Dear Doctor: 'I'm 58, dating, and heard STIs are on the rise in over-50s. What do I need to know?'

Dear Doctor,

My husband and I married young – we were high-school sweethearts and we couldn't wait to embark on our life together. We were in love for a long time and we had three beautiful children together. But after nearly 40 years of marriage, we – perhaps inevitably – drifted apart... And now, in my late 50s, I’m newly single. I’ve slowly started to dip my toe into the dating scene (boy have things changed!) and sex with new partners is back on the table for me, for the first time in a very long time! I was chatting to a friend recently about this, and she told me she’d read that there has been an increase in STIs [sexually transmitted infections] in the over-50s age group. Given this, I was wondering how best to look after my sexual health now that I’m post-menopausal and experiencing new sexual partners?

Christie, 58


Hi Christie, 

I love that you are finding your feet in the dating world and I love that you are being so responsible with your sexual health

We do tend to think of STI risk being mainly in younger people and most education is aimed at this group. However, your friend is right – the recent statistics around STI risk has shown a spike in transmission in those over 50. This goes to show that there is a risk of getting an STI with any sexual encounter, regardless of your age, and that whoever said sex is only for the young had no idea what they were talking about! 


These sexually transmitted infections include chlamydia, gonorrhoea, HIV, hepatitis B and syphilis. Left untreated, these infections can have serious health complications.

Watch: Let's talk about sex. Post continues after video.

Video via Mamamia.

But it’s not all doom and gloom! Please don’t let this deter you from having a little bit of fun. The advice hasn’t changed that much over the years, so protecting yourself is still all about using condoms. It’s still very much ‘if it’s not on it’s not on’. I would like to empower you to discuss condom use with your partner during any type of sex (including vaginal, oral or anal sex) as this will significantly lower your risk of getting an STI.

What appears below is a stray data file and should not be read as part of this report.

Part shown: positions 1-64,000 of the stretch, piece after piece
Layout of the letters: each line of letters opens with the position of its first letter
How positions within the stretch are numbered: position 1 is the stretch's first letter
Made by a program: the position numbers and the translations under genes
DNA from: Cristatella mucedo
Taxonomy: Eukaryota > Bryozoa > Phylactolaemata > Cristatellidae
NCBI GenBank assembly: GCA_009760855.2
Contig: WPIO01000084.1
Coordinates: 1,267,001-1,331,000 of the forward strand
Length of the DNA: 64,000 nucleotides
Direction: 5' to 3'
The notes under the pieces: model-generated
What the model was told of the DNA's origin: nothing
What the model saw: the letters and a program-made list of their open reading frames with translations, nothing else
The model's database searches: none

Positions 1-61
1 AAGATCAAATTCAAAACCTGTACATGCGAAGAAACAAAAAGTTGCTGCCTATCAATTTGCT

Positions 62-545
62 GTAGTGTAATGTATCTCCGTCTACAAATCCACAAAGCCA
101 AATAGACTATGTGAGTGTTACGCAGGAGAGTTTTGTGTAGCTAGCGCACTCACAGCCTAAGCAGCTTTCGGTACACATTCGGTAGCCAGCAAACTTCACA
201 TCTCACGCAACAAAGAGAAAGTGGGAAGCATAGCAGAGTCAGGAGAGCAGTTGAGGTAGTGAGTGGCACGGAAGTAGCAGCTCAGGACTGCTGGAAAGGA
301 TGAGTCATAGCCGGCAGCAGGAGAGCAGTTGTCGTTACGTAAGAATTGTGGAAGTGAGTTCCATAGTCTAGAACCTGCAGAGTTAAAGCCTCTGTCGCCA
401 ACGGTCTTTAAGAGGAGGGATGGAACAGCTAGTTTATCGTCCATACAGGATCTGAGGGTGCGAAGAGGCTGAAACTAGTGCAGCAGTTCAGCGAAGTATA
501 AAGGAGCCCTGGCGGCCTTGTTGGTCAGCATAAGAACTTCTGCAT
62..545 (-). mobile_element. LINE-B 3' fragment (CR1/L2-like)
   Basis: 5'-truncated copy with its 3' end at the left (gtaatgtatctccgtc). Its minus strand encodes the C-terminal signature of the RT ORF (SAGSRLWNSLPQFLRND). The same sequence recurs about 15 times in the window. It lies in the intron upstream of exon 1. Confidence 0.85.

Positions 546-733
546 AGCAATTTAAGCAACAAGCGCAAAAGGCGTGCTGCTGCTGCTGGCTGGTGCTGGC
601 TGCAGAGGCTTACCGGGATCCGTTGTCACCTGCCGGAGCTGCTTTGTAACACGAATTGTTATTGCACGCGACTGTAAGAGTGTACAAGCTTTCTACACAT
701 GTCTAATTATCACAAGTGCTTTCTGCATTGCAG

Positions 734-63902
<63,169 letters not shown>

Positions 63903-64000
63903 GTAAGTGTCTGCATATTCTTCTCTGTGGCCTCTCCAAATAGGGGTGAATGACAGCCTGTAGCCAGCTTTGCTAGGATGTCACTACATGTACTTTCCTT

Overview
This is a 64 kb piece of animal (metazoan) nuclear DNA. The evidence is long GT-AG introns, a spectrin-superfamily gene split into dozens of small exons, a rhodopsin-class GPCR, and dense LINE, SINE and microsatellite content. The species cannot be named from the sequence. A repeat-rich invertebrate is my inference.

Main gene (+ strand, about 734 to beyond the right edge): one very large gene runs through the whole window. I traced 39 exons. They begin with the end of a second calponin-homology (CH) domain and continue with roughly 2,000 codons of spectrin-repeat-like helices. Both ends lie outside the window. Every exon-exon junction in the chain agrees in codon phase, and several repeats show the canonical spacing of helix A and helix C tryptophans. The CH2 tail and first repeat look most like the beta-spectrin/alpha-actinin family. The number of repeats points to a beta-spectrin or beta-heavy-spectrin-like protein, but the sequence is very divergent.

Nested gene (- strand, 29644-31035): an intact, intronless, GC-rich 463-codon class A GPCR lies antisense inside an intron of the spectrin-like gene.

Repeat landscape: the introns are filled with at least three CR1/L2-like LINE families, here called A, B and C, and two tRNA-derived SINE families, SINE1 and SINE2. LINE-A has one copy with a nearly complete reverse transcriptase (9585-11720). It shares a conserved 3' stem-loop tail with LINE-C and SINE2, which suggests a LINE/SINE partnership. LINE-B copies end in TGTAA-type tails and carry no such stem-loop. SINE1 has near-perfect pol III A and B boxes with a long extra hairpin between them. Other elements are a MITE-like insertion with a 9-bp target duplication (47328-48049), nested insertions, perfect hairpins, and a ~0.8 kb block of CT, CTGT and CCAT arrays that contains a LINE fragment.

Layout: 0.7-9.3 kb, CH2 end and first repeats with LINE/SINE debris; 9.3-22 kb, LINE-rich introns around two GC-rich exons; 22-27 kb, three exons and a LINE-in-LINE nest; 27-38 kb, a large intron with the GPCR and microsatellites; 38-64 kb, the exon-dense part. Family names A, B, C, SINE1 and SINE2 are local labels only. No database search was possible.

Also, for those patients having sex with casual partners (even if you’re using a condom), I recommend having STI screening every three to six months. Plus, it is important to see your GP if you have any symptoms of concern such as a change in vaginal discharge, pain or bleeding when having sex or passing urine, ulcers or skin concerns to the vulva and surrounding area, pelvic pain or fevers.


You should also attend the GP for an STI screen if a partner discloses to you that they have tested positive for an STI. 

And these days, STI screening is super simple! For women, an STI screen (if you don’t have any symptoms) includes a self-collected vaginal swab for chlamydia and gonorrhoea (if preferred, you can provide a urine sample) and a blood test for HIV, hepatitis and syphilis, which can all be done on the same day at your GP clinic.

Have fun – and be safe!

Dr Rebecca Goadby is a General Practitioner who is passionate about the health of women through every stage of their lives. Her approach is compassionate and holistic, with a focus on preventative medicine and mental health wellbeing.

Information found in this column is not meant to be a substitute for proper medical advice – please contact your doctor or a health professional to discuss your own medical needs.

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